Microsoft confirmed it is pursuing an acquisition of at least part of TikTok, for the US, Canada, Australia, and New Zealand portions of the popular short video sharing service. Now however, the Financial Times is reporting that the company may be expanding its ambitions, and looking at also acquiring operations in Europe and India.
The report, citing "five people with knowledge of the talks," basically backed up Donald Trump's assertion on Monday that it may be "easier to buy the whole thing," saying that one person said the difficulty of separating back office functions, as well as a desire for TikTok users to be able to use the same app as they travelled in different countries is leading Microsoft to explore a more wide ranging acquisition. Just to clarify, a Chinese company, ByteDance Ltd, owns TikTok, but it runs a similar but separate service called Douyin inside China. TikTok operates around the world, but not in China.
Currently, TikTok is banned in India, and has been since June of this year, although far more downloads of the TikTok app have come from India, with some 118 million this year alone, according to an Axios report. TikTok and its Chinese connections are not only under scrutiny by the US, but by Australia, Japan, Hong Kong, Indonesia, and Pakistan, according to Axios.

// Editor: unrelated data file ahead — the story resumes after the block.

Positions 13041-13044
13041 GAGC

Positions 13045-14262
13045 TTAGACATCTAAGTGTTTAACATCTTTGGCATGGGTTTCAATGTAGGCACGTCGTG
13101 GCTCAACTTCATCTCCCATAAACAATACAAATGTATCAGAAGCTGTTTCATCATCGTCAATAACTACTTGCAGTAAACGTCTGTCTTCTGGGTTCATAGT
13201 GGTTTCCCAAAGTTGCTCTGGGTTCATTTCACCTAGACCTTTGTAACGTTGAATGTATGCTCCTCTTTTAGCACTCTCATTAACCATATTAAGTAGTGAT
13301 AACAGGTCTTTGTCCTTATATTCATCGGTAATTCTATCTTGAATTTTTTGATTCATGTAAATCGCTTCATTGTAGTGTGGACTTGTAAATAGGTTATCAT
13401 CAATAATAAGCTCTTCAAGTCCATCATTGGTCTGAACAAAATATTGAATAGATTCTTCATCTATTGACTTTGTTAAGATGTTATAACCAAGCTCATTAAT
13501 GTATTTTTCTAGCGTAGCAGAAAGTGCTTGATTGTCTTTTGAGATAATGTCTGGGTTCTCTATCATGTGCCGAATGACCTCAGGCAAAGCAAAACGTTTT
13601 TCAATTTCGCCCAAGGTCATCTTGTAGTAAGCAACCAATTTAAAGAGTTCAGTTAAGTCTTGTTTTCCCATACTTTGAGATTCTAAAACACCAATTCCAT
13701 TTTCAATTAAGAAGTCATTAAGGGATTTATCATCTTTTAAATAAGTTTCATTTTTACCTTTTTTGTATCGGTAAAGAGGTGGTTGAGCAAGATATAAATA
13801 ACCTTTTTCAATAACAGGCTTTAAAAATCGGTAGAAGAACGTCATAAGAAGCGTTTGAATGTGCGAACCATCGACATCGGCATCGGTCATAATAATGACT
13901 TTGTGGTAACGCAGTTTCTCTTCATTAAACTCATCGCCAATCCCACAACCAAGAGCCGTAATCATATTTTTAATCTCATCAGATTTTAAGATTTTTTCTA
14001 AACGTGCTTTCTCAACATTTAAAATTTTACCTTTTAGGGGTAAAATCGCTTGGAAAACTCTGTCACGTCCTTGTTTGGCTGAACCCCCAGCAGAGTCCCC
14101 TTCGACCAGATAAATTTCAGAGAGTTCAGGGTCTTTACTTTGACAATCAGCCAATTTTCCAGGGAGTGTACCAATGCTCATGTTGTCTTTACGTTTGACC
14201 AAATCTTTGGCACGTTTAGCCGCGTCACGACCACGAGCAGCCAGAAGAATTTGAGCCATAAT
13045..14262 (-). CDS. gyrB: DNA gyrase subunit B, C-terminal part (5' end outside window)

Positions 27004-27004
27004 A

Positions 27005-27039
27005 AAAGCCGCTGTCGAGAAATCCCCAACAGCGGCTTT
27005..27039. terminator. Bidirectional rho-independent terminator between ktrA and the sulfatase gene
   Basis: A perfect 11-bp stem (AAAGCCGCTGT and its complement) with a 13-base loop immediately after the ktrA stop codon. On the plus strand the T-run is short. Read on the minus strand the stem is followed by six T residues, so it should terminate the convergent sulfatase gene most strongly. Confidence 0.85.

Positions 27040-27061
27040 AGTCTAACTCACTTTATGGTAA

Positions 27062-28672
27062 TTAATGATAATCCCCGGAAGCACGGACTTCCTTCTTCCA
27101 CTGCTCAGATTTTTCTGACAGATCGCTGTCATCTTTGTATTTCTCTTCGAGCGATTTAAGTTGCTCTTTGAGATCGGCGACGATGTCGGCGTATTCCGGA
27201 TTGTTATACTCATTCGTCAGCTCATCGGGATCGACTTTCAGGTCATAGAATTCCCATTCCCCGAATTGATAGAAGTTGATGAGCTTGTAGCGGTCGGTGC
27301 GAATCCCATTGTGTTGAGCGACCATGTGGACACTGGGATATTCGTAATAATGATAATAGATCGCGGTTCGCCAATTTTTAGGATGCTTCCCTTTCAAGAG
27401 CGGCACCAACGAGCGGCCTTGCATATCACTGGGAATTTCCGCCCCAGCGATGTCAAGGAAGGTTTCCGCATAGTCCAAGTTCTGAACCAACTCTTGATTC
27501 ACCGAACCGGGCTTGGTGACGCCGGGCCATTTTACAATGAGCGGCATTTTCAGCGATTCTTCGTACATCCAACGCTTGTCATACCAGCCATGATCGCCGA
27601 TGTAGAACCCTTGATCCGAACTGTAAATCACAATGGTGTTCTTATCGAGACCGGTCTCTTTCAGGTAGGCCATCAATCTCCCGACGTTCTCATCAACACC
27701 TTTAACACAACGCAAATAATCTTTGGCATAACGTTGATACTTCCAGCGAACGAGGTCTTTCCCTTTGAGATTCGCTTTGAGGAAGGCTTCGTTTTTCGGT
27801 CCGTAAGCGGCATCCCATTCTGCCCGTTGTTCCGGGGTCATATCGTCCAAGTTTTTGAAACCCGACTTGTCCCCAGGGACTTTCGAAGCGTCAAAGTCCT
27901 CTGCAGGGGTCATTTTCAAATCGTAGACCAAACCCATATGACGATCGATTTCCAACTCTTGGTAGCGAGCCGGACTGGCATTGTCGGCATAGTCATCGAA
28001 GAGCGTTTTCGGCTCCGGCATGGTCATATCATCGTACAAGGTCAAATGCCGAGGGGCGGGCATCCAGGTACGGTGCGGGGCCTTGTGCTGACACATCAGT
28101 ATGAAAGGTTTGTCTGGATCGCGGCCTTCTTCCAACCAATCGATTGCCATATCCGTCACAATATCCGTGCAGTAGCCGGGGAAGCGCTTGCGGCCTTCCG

One person close to ByteDance’s Asia-Pacific operations suggested that Microsoft had been attracted to the idea of buying all of TikTok’s global business by the difficulty of separating back-office functions such as HR and to ensure that TikTok users in one country could still use the app if they travelled to another. Still, while buying "the whole thing" may make some aspects of an acquisition easier, because of the pressure put on TikTok by the US government and others, the deal may still be too complicated to pull off.
The report cites two sources as saying that a one year time limit on separating TikTok from ByteDance may be difficult to meet, with one source saying it may take "between five and eight years."